Health care reform creates new wave of IT workers

As part of the federal government’s push to get hospitals and clinics to adopt electronic medical records, it’s subsidizing IT training classes across the country.

Normandale Community College is one of the schools that received money to teach students how to implement electronic records systems, an onerous task for health care providers, especially in rural Minnesota.

The push for better electronic health records is a worry for outstate health officials because they think the cost burden falls disproportionately on small, rural institutions and because itmeans there’s one more kind of health care professional they need to attract out of the metropolitan area.

Lisette Wright, a former therapist, just completed the Normandale course and is among the first wave of graduates in the nation. “I had no IT background,” she says. “I knew as much as I needed to run a business.” Wright had her own behavioral health clinic for a decade and started a nonprofit to help a town in Africa. “When the flyer came across for the [health IT] program, I thought what a neat fit.”


In 2010, Normandale received an $800,000 U.S. Department of Health and Human Services grant to implement the standardized health IT curriculum. The six-month training costs $500 for students with an IT or health care background. Experts predict a need for an additional 50,000 health IT workers across the country over the next several years.

The Normandale program offers training in “IT technical skills, health care knowledge, systems theory, workflow planning, decision making, and project and time management,” according to the school’s website.

Though working with electronic medical records seems a long way from practicing as a therapist, Wright doesn’t consider the shift radical. “It is and isn’t a u-turn,” she says. “The end game in all of this is improved outcomes and coordination of care for the nation’s health care system. I see this as a way to provide best practices and get quality outcomes. If you have this health IT stuff set up, doctors will be able to access a patient’s record so they can provide better service for that patient.”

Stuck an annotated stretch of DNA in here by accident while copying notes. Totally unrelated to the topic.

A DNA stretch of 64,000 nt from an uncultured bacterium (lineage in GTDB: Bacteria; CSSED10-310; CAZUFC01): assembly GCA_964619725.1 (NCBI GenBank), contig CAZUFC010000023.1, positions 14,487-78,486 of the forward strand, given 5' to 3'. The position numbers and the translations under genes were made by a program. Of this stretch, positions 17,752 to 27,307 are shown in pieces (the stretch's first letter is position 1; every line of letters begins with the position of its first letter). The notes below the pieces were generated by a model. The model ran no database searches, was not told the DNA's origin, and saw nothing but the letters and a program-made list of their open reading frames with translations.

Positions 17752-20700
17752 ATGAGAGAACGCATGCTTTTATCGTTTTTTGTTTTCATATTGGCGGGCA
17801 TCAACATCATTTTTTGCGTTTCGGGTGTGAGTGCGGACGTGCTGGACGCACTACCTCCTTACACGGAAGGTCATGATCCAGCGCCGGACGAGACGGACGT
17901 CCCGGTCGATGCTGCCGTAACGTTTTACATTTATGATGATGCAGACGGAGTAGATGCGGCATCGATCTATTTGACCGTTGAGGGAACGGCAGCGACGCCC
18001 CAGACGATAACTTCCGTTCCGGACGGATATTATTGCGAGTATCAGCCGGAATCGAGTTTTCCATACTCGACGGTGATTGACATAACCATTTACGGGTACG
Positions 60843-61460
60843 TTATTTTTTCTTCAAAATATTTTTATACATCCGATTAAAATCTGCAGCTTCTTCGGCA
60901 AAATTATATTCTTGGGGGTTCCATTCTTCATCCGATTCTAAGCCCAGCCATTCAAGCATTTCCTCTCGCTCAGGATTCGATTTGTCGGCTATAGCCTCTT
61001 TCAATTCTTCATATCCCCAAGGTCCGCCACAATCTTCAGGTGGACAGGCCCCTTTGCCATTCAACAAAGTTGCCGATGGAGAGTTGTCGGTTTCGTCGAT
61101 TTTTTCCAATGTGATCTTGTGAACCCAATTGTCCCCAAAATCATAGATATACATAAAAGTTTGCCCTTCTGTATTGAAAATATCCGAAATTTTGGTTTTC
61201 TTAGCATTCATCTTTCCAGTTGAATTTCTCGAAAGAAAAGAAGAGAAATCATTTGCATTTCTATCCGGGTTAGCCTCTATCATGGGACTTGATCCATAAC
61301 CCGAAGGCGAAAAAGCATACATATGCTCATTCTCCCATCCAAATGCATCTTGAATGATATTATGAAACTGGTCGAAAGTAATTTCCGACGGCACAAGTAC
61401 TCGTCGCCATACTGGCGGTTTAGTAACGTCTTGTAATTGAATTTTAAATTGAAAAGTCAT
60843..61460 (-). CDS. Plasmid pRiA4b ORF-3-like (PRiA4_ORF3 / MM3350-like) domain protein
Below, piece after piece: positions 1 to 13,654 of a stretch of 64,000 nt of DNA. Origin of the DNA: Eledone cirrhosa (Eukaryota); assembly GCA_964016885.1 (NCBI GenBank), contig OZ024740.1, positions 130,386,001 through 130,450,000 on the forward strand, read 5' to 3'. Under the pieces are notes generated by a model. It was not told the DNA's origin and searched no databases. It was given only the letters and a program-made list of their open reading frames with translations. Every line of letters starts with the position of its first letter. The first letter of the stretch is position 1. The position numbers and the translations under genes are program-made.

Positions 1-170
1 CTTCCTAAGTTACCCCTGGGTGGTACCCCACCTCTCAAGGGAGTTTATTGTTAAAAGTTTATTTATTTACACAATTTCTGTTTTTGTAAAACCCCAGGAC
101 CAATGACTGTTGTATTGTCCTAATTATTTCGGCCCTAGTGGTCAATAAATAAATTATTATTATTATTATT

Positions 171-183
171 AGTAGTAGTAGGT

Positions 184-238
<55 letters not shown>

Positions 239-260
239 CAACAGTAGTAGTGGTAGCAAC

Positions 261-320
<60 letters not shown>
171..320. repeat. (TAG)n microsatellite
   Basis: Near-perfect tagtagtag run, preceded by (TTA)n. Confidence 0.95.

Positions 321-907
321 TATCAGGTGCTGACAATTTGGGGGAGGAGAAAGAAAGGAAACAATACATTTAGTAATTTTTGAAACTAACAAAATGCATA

Wright says, given her medical background, she’s uniquely qualified to work with providers on workflow issues and integrating electronic records into the practical aspects of providing care.

Some of her fellow Normandale students are looking for paying jobs, Wright says, but others are seeking “practicum placements” or internships, which tend to be unpaid. Wright herself has accepted such an arrangement with a large non-profit.

Though she doesn’t plan to work in rural Minnesota, she says the Normandale graduates could be an especially good resource for outstate health care providers. “I’m sure there will be some of them who would say I need a practicum placement and I wouldn’t mind going up to wherever for a couple of months to help implement electronic health records.”

Normandale is hosting a job fair on June 30th from 7:00-9:00 pm, where potential employers can meet recent HIT graduates.

  • Alex

    The problem isn’t just that there aren’t enough people knowledgable in Health Care IT, but in IT as a whole. With the exception of the worst 6 months in late 2008 – early 2009, The job market for IT professionals has been as healthy as ever. I know that most people think that IT knowledge is beyond them or just “isn’t for me” (a mentality that is common throughout the math & science world) but I really have to encourage anyone that reads this to think of IT skills the same way we think of management or communication skills. It’s the kind of thing that you’ll have to interact with no matter what you do for a living, so you might as well try to get a handle on what it’s all about.